This advantage is especially good for the urban dwellers in the parts of the world where bike lanes are still not the norm. The higher torque the RHM allows you to dash in front of vehicles on a green light, making it safer for you and them. It’s much better for a driver to be able to see you in front and adjust rather than having you next to the side of their car.
One of the most significant disadvantages of the rear hub motor is its weight. It increases the total bike weight by a lot and if you don’t have a ground-level place where you can keep your bike, getting it upstairs is a pain. Furthermore, while weight is not a huge problem in the city, every gram counts when riding in the mountains or forests. The weight distribution is another problem. Since the motor is in the back, the centre of the weight shifts to the back, which makes bike control on swirling trails a bit more challenging.
Not to mention changing the rear tyre if something happens. The rear wheel is hard to dismount and is quite heavy. This is probably the biggest disadvantage of the hub motor. Even though it is practically helpful in the mountains, the risk of getting stuck because of a puncture outweighs the benefits.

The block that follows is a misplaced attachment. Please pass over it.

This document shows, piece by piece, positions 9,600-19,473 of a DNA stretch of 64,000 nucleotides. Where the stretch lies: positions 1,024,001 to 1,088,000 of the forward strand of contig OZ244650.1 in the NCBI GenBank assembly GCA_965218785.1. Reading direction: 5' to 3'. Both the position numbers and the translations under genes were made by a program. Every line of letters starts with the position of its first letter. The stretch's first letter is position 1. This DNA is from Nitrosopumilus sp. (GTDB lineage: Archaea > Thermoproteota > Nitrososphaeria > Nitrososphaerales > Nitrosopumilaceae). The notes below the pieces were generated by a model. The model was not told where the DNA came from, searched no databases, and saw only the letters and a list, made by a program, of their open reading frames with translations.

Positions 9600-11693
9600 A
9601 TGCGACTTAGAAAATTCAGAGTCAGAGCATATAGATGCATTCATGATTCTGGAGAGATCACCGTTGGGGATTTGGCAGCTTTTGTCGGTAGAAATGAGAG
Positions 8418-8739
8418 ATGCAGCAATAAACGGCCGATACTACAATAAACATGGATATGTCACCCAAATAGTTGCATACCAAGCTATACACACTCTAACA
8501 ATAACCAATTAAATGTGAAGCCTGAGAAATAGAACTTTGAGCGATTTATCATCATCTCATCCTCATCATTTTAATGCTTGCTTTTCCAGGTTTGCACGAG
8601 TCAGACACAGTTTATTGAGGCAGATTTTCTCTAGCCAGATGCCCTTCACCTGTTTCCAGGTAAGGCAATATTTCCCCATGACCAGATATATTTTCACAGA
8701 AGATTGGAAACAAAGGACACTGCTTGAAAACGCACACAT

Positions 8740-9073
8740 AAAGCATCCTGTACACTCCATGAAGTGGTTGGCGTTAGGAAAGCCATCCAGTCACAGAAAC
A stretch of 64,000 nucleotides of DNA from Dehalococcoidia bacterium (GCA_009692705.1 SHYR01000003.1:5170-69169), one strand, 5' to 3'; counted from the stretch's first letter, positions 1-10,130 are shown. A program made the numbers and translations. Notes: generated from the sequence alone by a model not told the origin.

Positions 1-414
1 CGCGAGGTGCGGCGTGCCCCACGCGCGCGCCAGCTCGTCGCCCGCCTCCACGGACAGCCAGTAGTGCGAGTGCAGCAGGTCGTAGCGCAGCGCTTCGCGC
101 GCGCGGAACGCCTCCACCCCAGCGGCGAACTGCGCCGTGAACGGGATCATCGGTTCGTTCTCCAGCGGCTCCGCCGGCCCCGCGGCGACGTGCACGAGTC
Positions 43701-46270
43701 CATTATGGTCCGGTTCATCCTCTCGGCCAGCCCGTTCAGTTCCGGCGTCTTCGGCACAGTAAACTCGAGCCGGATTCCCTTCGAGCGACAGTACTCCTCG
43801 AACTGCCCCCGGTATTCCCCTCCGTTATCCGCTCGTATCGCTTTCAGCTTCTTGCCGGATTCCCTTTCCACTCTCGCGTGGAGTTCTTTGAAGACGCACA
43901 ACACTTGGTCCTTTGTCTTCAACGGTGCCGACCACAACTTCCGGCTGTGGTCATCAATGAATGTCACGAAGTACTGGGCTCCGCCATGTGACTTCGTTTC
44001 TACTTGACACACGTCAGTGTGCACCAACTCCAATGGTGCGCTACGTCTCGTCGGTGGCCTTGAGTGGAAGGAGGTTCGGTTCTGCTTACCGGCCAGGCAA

Who is the RHM for?
The rear hub motor is ideal for urban rides, commutes, and more accessible off-road leisure rides in parks. It’s perfect for out-of-shape people who long for the joy of riding but can’t handle the pedalling. Also, it’s ideal for riders recovering from injuries, which can shift to the motor once the pain gets too much.
What is a mid-drive motor?
A mid-drive motor (MDM), as the name suggests, is a motor located in the middle of the bike, right between the pedals. Unlike the RHM, this type of motor only helps you with pedalling and can’t operate on its own. It amplifies your efforts and transfers them to the rear wheel via the chain.
MDM gear power
Probably the biggest advantage of the mid-drive motor is its gear ratio. It allows its use on any terrain and helps you climb otherwise impossible steep hills. On a lower gear, you can have a boost start. More importantly, it amplifies your efforts, so it can make you climb faster compared to a RHM. However, it’s good to remember that it’s not a stand-alone system, and it requires your input, so being completely out of shape and taking on Alpe d’Huez with a mid-drive motor is definitely not a great idea.
MDM’s weight and balance
Although it will put some additional weight on your bike, it’ll still weigh less than an RHM. There are some mid-drive motors that are as light as 2.5 kilograms. Usually, a good cross-country bike with an MDM is around 21-23 kilograms, which is pretty light compared to the alternative. However, that’s not the main advantage here. Being at the centre of the bike, the MDM balances the bike, and the weight is directly under the central axis. This helps immensely with the control when it comes to off-road and downhill riding and makes the bike easier to control on swirling trails, pump tracks, during jumps and all other features.